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Aug1 Deeganzamora

Women winning the West: ‘We are out here. We are doing this.’

There is not a woman with a full-time ride at the NASCAR national series level, but that doesn’t mean talented female drivers don’t exist.

They just need to be discovered.

“I think there are a lot of girls across America that are working very hard to fill that void,” K&N Pro Series team owner Bill McAnally told “Matter of fact, I know. I’ve got two of them.”

Their names are Hailie Deegan and Brittney Zamora, and they’re the only female full-time drivers in NASCAR’s K&N Pro Series West, a developmental league that feeds into the national ranks. Deegan is in her second season, steering the No. 19 Bill McAnally Racing Toyota. Zamora took over the No. 99 this year.

MORE: Full K&N West coverage

Deegan and Zamora went through the same tests as other drivers to join BMR’s roster. Three categories were evaluated: car knowledge, driving capabilities and everyday professionalism.

“All of those things we look at,” McAnally said. “If they’re 15 or 90 years old, male or female, that’s beside the point.”

For the record, Zamora is 20 and has been racing since she was 5. Deegan is 18 and started racing at 8.

No one questioned McAnally’s decision to fill two of his three openings this season with female drivers. Nor did he acknowledge it.

“That conversation never really came up because he knew my background in racing,” Zamora said. “As long as you can prove yourself on the track, he didn’t care if you’re a boy or a girl. So that didn’t really come up. It was just, ‘I’ve seen what you can do. Let’s do it in this series, too.’

“It’s kind of nice sometimes just to be known as a racer. That’s what I want to be known as rather than, ‘Oh, she’s a female.’ ”

This is Zamora’s first K&N season. She previously made a name for herself racing in the Northwest Super Late Model Series, even winning back-to-back championships in 2017-18. Her father was also a racer, much like Deegan’s dad.

In the midst of her second K&N season, Deegan wrapped up last year fourth in the final standings and as the Sunoco Rookie of the Year. She had a strong off-road history, including two different titles in the Lucas Oil Off Road Racing Series and a Driver of the Year honor in 2016.

Then there’s Derek Kraus, the third and final member of BMR who also dabbles in the NASCAR Gander Outdoors Truck Series. He’s in his third K&N season at 17 years old and currently leads the West Series with 329 points. Deegan has 16 fewer points in second as the series heads to Washington’s Evergreen Speedway for Saturday’s NAPA Auto Parts 150. Zamora is fifth with 268 points.

RELATED: Watch K&N racing live

Kraus has won three West races and a pole this year, while Deegan has claimed two of each. Zamora has one pole to her name.

“It’s funny because I never grew up seeing myself as different,” Deegan said. “I hold myself to a really high standard of not just being the best girl racer. Every time I’m on the track and, say, Derek beats me, I’m like, ‘What’s Derek doing that I’m not? Why can he do something I can’t?’ And I go and I figure it out.”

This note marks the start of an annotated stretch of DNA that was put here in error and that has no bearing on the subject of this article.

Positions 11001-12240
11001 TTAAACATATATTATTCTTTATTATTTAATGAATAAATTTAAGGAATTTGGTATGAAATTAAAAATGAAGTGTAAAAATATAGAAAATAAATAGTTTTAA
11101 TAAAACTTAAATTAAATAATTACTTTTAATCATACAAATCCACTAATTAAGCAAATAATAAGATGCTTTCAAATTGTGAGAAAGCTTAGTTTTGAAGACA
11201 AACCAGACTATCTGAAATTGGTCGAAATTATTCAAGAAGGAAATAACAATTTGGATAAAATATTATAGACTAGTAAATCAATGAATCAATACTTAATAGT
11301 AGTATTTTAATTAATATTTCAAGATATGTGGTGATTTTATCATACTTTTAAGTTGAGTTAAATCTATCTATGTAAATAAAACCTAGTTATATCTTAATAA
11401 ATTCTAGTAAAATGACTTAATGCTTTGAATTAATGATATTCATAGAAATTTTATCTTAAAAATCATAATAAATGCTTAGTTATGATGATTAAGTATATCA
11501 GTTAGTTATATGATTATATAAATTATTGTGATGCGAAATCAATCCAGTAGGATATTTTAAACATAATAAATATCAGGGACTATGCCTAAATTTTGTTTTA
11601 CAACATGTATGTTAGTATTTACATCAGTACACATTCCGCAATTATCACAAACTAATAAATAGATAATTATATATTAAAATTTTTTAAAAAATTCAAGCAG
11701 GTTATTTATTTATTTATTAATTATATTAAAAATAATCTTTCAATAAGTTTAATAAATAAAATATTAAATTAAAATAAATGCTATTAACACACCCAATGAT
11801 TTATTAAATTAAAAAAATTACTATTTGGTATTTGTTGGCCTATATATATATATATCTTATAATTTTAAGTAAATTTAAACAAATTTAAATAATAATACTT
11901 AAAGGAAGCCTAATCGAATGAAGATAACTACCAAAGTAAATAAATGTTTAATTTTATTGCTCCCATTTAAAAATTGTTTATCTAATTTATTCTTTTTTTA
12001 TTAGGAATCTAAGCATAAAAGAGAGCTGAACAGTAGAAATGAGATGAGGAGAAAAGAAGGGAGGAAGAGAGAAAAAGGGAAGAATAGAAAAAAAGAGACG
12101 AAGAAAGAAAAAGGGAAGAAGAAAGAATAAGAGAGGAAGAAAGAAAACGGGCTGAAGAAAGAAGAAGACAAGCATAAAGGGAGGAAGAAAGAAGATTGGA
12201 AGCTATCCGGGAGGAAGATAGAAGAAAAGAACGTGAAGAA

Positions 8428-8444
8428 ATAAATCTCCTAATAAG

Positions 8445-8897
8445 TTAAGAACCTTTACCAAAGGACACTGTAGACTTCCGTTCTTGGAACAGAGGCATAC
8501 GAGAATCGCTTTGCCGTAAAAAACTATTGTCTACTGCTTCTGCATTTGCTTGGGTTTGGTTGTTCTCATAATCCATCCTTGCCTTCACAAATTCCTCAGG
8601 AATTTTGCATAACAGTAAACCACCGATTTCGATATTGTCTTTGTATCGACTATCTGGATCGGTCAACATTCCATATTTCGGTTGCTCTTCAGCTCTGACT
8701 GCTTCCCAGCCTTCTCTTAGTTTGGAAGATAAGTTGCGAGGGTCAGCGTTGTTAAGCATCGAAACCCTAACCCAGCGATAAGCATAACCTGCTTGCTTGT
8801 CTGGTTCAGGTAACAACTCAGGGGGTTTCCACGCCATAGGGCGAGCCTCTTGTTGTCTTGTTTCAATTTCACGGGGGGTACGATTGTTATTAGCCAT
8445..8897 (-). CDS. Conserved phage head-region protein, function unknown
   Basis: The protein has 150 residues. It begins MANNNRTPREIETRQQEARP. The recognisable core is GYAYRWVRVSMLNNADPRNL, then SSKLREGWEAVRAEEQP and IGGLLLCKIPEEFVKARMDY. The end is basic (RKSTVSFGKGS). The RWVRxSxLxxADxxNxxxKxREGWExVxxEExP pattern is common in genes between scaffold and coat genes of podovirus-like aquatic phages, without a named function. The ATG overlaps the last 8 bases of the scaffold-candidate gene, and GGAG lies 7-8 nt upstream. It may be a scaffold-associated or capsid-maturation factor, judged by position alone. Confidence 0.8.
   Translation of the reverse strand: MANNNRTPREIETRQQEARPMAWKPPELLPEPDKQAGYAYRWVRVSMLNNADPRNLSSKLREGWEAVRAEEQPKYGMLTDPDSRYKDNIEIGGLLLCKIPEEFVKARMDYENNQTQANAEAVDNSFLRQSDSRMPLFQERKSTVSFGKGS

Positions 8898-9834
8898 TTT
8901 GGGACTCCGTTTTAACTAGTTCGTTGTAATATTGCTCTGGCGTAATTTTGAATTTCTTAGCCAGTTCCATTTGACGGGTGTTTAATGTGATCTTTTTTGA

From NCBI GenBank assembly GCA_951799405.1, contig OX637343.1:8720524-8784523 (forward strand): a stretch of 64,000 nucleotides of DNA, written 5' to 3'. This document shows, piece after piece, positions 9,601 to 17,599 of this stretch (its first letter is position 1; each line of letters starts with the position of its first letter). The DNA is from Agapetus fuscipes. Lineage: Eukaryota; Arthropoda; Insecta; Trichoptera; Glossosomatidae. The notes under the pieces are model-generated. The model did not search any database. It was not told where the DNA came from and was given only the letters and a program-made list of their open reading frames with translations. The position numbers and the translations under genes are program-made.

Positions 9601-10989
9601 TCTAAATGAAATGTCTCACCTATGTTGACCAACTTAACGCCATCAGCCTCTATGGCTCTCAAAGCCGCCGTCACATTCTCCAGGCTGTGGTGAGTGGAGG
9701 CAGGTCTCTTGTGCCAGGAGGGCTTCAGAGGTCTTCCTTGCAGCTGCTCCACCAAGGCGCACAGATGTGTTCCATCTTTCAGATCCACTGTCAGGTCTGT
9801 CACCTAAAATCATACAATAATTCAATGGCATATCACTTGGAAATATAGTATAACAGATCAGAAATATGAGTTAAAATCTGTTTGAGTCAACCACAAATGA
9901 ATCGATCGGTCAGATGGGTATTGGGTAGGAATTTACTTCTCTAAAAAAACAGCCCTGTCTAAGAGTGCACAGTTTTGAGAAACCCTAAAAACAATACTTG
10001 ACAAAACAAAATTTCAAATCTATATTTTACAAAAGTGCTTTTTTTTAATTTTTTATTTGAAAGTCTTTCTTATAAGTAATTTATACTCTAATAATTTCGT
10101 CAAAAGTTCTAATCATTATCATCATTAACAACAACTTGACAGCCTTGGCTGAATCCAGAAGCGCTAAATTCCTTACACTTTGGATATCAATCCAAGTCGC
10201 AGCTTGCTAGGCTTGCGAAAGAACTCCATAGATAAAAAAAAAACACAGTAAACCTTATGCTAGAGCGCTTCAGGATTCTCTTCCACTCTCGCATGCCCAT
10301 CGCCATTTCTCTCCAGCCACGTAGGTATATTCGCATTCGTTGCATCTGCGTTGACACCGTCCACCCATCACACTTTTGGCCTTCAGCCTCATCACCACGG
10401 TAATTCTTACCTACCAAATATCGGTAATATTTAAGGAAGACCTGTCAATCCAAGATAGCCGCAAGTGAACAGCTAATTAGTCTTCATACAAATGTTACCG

Overall, BMR has more than 80 victories in the K&N Series. In the West alone, BMR has a record eight championships. The organization has been a pipeline into NASCAR’s national ranks with drivers such as Gander Trucks’ Todd Gilliland (11th in standings) and Xfinity Series’ Cole Custer (third in standings) racing for BMR before the move up. Monster Energy Series driver Clint Bowyer (16th in standings) even once did a pair of races for BMR.

McAnally has high standards and wants his drivers to know their car inside-out, to speak up when something feels off and to work with their team to fix it. If they’re not happy with their car come race day, tough. It was their responsibility to communicate what they needed.

That voice goes beyond the garage, too.

RELATED: Deegan smart about career

When any of the drivers need to make a statement toward the competition, it’s up to them to do so. Just like when Deegan spun out Kraus – her own teammate, remember – on the final lap at Colorado National Speedway in June to take the checkered flag. Afterward, she offered no apologies.

“People are going to to be taking swings at me,” Deegan said at the time. “I’m OK with that. Take all the swings you want. But just know that I’m going to swing back.”

McAnally had no complaints about Deegan standing up for herself.

“Both of them (Deegan and Zamora) handle their affairs on the track without problem,” McAnally said. “I haven’t seen any issues with male drivers doing anything to them that they wouldn’t do to another male driver on the track.”

RELATED: Full West schedule

There are no gender rules in racing. If it weren’t for the names and numbers on the car, no one would know who’s behind the wheel, anyway.

Until the helmet comes off.

“If you go to your local Saturday night show, you’re going to see girls out there racing,” Zamora said. “It’s a lot more common than a lot of people think it is. Go to a go-kart track, there’s going to be girls racing. Go to a dirt track, there’s going to be girls racing. Sprint cars. Bandos. Legends. There’s girls racing. I think that really needs to be put in perspective, kind of get recognition.

“We are out here. We are doing this.”

Last year, Deegan became the first female driver to win a K&N race.

The year before, Zamora became the first female driver to win a Northwest SLM Series race and championship.

And their careers are both just beginning.

“What’s going to excite me is not only getting a female driver that makes it to the Cup level but get one that can contend for race wins and contend for a championship,” McAnally said. “Can you imagine a female driver being the Cup champion?

“If we keep going the way that we’re going – breaking new grounds and doing things that have never been done before – it’s definitely a possibility.”